2016: M&A WILL UP
A desire to capitalise on distressed situations, grow international market share and acquire new technology will drive a surge in M&A activity in the global oilfield services sector during 2016, according to major new research from international law firm Pinsent Masons.
The survey of 200 senior executives across the oilfield services industry has revealed that 86% of respondents expect a surge of deal activity in the next 12 months amid unprecedented price volatility. 70 % said they were actively considering an acquisition within the next 12 months.
Seventy four per cent pinpointed expansion of overseas operations as the main driving force behind deal activity, with 70% expecting opportunism around distressed assets to drive deals and 60% eyeing technology-driven consolidation. Corporates operating in the offshore technology and equipment segments were seen as the most attractive targets.
Respondents revealed that Singapore, Mexico, Indonesia, China and Nigeria are the most attractive emerging markets with falling valuations and new strategic deal structures presenting lucrative investment opportunities against the backdrop of continued oil price volatility.
In more mature markets, two thirds (67%) of respondents said the UK would be likely to yield opportunity for buyers over the next three years.
Notwithstanding that, the report reveals optimism in the industry with an overwhelming 96% predicting UKCS recovery to 'peak' levels of profitability. Almost half (48 per cent) expect the UKCS to rebound within five years, while over a quarter 28 per cent predict recovery within three years, subject to a general improvement in oil price.
"The new landscape is very different from other downturns," Bob Ruddiman, head of energy at Pinsent Masons, says. "We are in a more complex world where supply and demand and significant geopolitical events conspire with unpredictable consequences. Despite that, it's encouraging to see a sense of long-termism in the sector as oilfield services companies seek to find opportunity amid the undoubted challenges."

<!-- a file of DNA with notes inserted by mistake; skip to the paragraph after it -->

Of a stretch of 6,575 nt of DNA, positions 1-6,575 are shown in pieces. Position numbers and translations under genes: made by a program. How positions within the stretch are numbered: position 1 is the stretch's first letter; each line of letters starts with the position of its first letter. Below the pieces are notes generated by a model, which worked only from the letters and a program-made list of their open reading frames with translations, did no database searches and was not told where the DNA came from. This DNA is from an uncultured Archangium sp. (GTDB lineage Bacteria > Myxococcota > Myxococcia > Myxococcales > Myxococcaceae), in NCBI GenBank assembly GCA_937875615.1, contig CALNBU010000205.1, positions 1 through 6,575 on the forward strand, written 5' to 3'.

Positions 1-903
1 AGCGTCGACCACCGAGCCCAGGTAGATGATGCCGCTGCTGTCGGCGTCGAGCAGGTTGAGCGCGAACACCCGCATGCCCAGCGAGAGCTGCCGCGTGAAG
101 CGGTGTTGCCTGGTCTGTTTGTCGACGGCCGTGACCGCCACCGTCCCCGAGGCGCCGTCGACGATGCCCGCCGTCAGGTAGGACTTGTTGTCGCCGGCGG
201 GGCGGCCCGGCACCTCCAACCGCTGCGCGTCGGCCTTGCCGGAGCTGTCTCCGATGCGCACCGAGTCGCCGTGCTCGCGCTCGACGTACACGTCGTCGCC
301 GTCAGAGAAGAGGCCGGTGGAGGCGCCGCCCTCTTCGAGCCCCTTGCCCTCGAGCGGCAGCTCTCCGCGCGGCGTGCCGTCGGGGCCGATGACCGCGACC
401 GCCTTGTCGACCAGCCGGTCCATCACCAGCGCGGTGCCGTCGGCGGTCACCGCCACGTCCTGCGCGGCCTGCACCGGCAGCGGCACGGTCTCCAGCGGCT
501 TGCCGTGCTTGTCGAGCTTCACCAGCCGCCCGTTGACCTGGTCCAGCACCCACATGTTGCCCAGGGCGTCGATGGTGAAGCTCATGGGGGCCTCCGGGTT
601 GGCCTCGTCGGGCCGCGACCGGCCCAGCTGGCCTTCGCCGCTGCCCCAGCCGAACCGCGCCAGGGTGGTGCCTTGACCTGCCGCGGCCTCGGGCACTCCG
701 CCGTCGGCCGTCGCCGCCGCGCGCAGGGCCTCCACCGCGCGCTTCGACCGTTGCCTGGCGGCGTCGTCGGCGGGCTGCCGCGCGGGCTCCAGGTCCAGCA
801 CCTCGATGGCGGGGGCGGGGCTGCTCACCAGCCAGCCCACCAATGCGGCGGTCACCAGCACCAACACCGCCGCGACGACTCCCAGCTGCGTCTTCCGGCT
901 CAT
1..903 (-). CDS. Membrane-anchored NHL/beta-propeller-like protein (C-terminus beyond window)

David McEwing, a partner in the oil and gas team at Pinsent Masons, feels that much of the discourse around oil and gas deals has focused on the majors and how they will respond to a more volatile environment. "However it shouldn't be forgotten that the global oilfield services sector is on course to be worth USD144bn by 2020, and is a significant employer and wealth creator," he adds.
"What our research shows is an industry on the cusp of transformation. Corporates are clearly looking to build out their international propositions and invest in technology which will maximise efficient recovery. It's no surprise that the UK stands out in that regard given the industry's focus on innovation and deep sea exploration – not least when we're seeing more of those types of projects in Asia.
"That said, there's no complacency and boards are clearly focusing hard on their corporate strategies. Yes, there's challenge but for some that means a chance to challenge the status quo in a dynamic market."
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REUTERS - Brent crude futures LCOc1 were down 72 cents at $61.49 per barrel at 1020 GMT, having fallen by 1.5 percent on Tuesday, its largest one-day drop in a month. U.S. West Texas Intermediate (WTI) crude CLc1 was at $55.12 per barrel, down 58 cents.
BLOOMBERG - Prices dropped during the session as the International Energy Agency said the recent recovery in oil prices, coupled with milder-than-normal winter weather, is slowing demand growth. The worsening outlook for consumption dampened some of the enthusiasm that OPEC and its allies will extend supply curbs.
Global energy needs rise more slowly than in the past but still expand by 30% between today and 2040. This is the equivalent of adding another China and India to today’s global demand.
Product exports have grown significantly over the past several years and are expected to continue to grow as Russian refineries add capacity to produce more high-quality products.